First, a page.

OBJECTIVE 2: DETERMINE ALLOCATION TO DEFENSIVE STABILITY
Due to the significant embedded gains in the client’s current Direct Index, we proposed liquidating a targeted portion of the portfolio and re-allocating to the Defensive Stability exposure. Below, we look at the impact of 5%, 15%, and 25% re-allocations.
A 75% Passive/25% Defensive Stability allocation was chosen as it improved the portfolio’s upside/downside capture in-line with the client’s desire to “take some chips off the table” but limited turnover and the amount of capital gains realized.
OBJECTIVE 3: TRANSITION WHILE MINIMIZING TAX COST
The third component of the client’s objective was working in Defensive Stability exposure with the lowest possible tax impact. Allocation changes often come with a tax cost but applying tax management during the transition and on an ongoing basis helps mitigate the impact. For Canvas accounts, we apply a simple 4-step process:
1. Invest the portfolio while being mindful of tax impact during the transition from an existing portfolio. This means providing cost/benefit analysis for the portfolio transition and creating a plan to transition over time if appropriate.
2. Regularly evaluate the portfolio for tax loss harvesting opportunities. Parameters can be set to manage to an annual tax budget or tolerance threshold that allows us to deviate from the portfolio’s strategy model to capture as many losses as possible.
3. Reinvest proceeds from tax loss harvesting with an awareness of wash sale rules and to maintain target allocations, factor tilts, and risk exposures.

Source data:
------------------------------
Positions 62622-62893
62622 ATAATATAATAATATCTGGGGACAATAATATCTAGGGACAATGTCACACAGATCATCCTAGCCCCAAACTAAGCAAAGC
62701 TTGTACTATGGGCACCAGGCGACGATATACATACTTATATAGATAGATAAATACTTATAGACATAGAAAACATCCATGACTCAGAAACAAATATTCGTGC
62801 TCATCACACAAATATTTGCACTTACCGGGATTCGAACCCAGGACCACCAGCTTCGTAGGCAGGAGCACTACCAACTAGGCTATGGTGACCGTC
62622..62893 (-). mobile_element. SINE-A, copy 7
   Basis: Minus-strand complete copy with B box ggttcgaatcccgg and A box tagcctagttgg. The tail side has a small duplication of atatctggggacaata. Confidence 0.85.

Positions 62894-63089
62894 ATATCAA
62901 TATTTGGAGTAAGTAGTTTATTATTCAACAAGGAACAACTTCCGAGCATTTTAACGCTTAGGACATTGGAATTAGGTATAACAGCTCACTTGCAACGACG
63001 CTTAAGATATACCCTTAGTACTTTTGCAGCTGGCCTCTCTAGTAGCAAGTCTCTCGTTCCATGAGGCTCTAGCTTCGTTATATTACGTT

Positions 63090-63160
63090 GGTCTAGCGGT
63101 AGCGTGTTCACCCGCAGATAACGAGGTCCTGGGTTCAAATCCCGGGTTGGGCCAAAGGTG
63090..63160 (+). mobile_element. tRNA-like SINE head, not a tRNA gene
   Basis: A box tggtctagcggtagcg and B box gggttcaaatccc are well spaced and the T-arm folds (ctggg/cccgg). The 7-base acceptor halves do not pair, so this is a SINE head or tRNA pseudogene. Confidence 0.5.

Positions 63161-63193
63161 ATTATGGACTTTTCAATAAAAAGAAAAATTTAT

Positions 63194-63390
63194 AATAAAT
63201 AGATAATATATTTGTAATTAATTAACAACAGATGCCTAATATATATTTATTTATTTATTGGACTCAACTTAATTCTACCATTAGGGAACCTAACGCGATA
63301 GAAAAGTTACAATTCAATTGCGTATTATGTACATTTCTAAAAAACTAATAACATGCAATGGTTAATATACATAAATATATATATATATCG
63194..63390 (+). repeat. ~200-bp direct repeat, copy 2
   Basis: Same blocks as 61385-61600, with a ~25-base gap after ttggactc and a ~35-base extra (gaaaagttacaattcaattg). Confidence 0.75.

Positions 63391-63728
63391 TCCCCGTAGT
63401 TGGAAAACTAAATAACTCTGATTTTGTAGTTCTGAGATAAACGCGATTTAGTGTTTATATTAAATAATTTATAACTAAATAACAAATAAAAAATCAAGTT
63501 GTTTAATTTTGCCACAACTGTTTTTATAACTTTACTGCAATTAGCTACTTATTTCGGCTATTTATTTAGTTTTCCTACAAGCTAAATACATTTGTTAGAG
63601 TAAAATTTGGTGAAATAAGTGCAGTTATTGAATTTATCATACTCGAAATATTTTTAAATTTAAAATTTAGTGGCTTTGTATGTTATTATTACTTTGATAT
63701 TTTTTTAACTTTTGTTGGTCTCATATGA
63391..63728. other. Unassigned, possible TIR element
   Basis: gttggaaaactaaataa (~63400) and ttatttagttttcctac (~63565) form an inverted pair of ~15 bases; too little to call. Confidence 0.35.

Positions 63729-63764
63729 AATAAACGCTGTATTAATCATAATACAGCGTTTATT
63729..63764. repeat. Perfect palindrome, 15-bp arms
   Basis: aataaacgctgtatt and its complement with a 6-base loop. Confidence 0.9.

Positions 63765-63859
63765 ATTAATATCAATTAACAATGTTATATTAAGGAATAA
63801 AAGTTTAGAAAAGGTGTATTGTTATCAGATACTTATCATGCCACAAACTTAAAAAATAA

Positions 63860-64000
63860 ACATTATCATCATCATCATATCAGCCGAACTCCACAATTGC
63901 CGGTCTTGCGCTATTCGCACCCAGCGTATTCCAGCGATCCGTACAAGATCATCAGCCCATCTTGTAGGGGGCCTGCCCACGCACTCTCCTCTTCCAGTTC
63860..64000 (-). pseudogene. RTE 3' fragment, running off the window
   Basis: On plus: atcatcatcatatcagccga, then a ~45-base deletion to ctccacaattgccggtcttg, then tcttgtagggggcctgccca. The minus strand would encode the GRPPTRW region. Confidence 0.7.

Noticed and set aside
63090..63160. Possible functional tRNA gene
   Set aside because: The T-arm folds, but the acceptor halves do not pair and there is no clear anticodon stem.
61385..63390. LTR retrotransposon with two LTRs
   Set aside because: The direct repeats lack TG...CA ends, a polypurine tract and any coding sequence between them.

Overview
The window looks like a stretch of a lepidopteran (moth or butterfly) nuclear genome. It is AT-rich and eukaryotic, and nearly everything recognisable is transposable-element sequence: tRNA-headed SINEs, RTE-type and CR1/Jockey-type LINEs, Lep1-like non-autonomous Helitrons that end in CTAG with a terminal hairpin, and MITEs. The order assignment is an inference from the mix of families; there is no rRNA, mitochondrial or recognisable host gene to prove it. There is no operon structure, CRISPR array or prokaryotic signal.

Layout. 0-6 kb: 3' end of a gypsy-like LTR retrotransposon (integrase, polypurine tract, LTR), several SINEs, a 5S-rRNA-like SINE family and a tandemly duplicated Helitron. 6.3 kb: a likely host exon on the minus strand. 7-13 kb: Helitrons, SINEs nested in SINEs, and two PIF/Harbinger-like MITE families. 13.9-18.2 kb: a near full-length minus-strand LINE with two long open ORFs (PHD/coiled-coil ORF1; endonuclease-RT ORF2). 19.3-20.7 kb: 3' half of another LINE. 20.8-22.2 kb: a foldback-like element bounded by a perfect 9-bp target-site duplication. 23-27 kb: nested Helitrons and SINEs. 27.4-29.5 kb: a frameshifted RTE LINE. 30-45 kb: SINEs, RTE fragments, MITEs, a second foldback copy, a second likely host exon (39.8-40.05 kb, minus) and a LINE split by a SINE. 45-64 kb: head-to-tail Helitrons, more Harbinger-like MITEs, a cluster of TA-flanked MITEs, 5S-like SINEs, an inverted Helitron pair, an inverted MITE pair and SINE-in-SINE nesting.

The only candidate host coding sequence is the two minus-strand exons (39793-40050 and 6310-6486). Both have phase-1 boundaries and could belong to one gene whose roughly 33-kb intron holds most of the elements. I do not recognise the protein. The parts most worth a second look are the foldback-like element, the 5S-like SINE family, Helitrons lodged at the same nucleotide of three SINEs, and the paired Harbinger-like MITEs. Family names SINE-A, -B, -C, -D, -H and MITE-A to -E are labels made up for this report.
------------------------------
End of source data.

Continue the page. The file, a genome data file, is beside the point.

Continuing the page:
4. Use accumulated losses to offset realized gains, lowering, or eliminating the client’s tax bill.
We evaluated the incumbent portfolio to determine which tax lots gave us the “biggest bang for our buck”— meaning which tax lots can be liquidated and reinvested to reduce tracking error the most to our target 75% Passive/25% Defensive Stability target.
The table below shows projected results of a Half Transition and Full Transition. A Full Transition would realize all gains required to re-allocate to the chosen 25% Defensive Stability exposure. A Half Transition effectively provides a 12.5% exposure to Defensive Stability on day 1, with progress made in the future as loss harvesting opportunities arise from market movement within the client’s annual tax budget and tracking error parameters.
In Canvas, we typically present statistics on the incumbent portfolio and options for an initial transition as it aids the decision-making process. Note in the table below that the incumbent portfolio’s tracking error to the Russell 1000—the passive benchmark it is tracking—has ballooned to 1.82% due the embedded gains in the portfolio.
In this case, a Half Transition would actually reduce the incumbent portfolio’s tracking error to the Russell 1000 from 1.82% to 1.57%, while also aligning it much more closely with the 75%/25% target allocation.
Below are the top sells and buys associated with the Half Transition. Comparing the Russell 1000 and Incumbent weights, it is easy to see how the significant embedded gains in their portfolio were driving a high tracking error to the index (1.82%). Apple and Microsoft were held at nearly 3% overweights—more akin to an active manager than a passive index.
This highlights another key reason the client was looking to shift exposures. Growth stocks have done exceptionally well over the last few years and have been the drivers of total returns and embedded gains. To the extent that they are no longer the drivers of market returns, a Direct Index portfolio stuck in “Tax Lock” carries substantive active risk.